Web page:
My two grandmothers were both lovely, brave women with a rock-solid trust in God. And yet, they were very different from each other. I loved them equally, and I miss them both. As a writer, I can see the stamp of their influence on my work just as clearly as I see it on my life. For the unique ways they touched my childhood, I am eternally grateful.
Grandma L. was a country woman. She gave me the gift of experiences. She was the one who taught me to love flowers—their colors, their scents, and their names. Without her, perhaps I would never have known the difference between an iris and a peony, a black-eyed Susan and a bachelor’s button. She showed me where to find mushrooms sprouting up in the woods and how to climb high in the trees to pick walnuts and cherries. She took me boating at the pond, let me drive the old green pickup down the gravel road, and pushed me on the tire swing. I reveled in the stories she made up at bedtime, scary enough to send shivers down my spine. She taught me to distinguish the hoot of an owl and the song of a bullfrog. Because of her, I learned to ride a horse, pick and shell peas, shinny up the side of a silo, and thread a lure on a fishing line. I learned to love warm June evenings under a star-studded sky and Christmases in a snow-covered farmhouse filled with the aroma of fresh-cut pine. And I learned to love writing poems to the creak of her porch swing, pausing often to chew on my pencil and gaze across the road and the open field to the line of trees at the edge of the world.
Grandma B. gave me different gifts. She lived in a modest brick apartment building downtown. Every week she rode a bus to our side of the city and spent the evening with us. And every time she came, she brought me a new book. I still have a whole shelf full of those little children’s books—ragged and dog-eared now from small fingers thumbing through the pages. I still have the memory of Grandma’s voice reading those books to me. Her voice was calm and quiet, and sometimes her wonderful laughter would bubble to the surface and warm me all through. I learned to love reading. I learned to love pictures. And I learned that the combination of a compelling story and beautiful pictures could move me deeply, lodge in my very core, and become a part of who I was.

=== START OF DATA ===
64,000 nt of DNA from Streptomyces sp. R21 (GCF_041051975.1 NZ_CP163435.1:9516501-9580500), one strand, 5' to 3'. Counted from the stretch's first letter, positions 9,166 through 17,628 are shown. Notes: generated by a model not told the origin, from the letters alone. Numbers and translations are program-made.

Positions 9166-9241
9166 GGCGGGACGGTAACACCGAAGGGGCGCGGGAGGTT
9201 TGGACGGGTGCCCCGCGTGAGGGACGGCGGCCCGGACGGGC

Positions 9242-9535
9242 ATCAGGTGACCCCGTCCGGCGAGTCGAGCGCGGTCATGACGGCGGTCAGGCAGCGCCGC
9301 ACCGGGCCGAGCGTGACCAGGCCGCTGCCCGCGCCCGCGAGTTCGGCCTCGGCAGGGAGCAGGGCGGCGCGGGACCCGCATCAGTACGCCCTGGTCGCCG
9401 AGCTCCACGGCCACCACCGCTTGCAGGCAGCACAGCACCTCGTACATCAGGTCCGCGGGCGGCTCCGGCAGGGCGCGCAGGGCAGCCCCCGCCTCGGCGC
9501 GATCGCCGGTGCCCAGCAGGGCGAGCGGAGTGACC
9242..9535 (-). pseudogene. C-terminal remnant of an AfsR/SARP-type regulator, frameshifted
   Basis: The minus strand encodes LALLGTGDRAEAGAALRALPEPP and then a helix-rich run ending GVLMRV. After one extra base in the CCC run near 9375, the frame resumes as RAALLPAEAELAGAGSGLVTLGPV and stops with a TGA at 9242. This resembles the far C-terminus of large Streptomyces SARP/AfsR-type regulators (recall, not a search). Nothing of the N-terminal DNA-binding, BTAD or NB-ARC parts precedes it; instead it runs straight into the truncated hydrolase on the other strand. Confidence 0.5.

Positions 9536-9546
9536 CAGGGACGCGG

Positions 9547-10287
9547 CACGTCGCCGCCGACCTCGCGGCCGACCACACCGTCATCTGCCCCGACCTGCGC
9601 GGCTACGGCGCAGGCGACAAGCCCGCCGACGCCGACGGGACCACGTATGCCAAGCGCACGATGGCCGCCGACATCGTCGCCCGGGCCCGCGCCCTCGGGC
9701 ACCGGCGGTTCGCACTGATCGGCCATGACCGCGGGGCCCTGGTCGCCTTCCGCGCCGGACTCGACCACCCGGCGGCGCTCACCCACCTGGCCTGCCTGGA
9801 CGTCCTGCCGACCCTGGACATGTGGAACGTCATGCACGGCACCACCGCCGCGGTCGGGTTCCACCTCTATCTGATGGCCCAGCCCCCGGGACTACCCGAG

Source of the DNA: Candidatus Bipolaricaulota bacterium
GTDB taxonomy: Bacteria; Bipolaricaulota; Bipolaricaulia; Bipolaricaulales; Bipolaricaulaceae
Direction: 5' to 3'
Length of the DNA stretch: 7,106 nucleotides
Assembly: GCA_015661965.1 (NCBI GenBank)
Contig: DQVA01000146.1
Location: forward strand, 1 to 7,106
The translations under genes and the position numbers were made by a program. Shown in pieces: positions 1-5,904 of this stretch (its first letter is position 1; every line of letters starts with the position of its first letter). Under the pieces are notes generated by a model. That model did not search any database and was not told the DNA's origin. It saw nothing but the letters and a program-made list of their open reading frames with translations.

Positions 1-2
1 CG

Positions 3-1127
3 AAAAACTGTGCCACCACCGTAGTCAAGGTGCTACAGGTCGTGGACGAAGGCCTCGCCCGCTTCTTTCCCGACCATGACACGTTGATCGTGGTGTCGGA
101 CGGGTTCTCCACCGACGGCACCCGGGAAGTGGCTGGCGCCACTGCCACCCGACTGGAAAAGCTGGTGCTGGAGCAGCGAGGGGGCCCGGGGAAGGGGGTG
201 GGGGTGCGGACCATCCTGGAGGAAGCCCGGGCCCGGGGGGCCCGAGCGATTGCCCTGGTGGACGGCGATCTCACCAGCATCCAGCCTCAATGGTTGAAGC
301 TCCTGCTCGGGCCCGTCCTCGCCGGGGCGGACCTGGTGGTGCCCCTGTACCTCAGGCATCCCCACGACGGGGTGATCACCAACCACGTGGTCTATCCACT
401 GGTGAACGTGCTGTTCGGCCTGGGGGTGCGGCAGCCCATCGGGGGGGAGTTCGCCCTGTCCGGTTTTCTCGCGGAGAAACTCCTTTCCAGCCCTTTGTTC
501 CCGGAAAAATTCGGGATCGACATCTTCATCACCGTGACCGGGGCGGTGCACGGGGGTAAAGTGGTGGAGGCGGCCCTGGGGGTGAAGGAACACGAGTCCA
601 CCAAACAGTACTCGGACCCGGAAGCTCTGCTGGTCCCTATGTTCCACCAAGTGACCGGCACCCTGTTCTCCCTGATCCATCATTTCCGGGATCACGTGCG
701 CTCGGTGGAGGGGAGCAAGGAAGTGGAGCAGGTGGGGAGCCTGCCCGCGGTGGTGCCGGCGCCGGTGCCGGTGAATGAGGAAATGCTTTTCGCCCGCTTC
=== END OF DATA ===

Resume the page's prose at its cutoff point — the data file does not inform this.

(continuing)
Neither of my grandmothers lived a very flashy life. Both were widowed and spent much of their later lives alone. Neither ever lived very far from the place where she was born. Neither went to college. Neither was formally a teacher, yet both taught me things I could never have learned in school. Neither had piles of wealth to pass along to her descendants. Yet each, in her own way, made me rich. Without even realizing it, they filled my writer’s toolbox with the choicest and most useful of tools. They both gave me stories—stories I am still telling. And they both gave me the great treasure of love.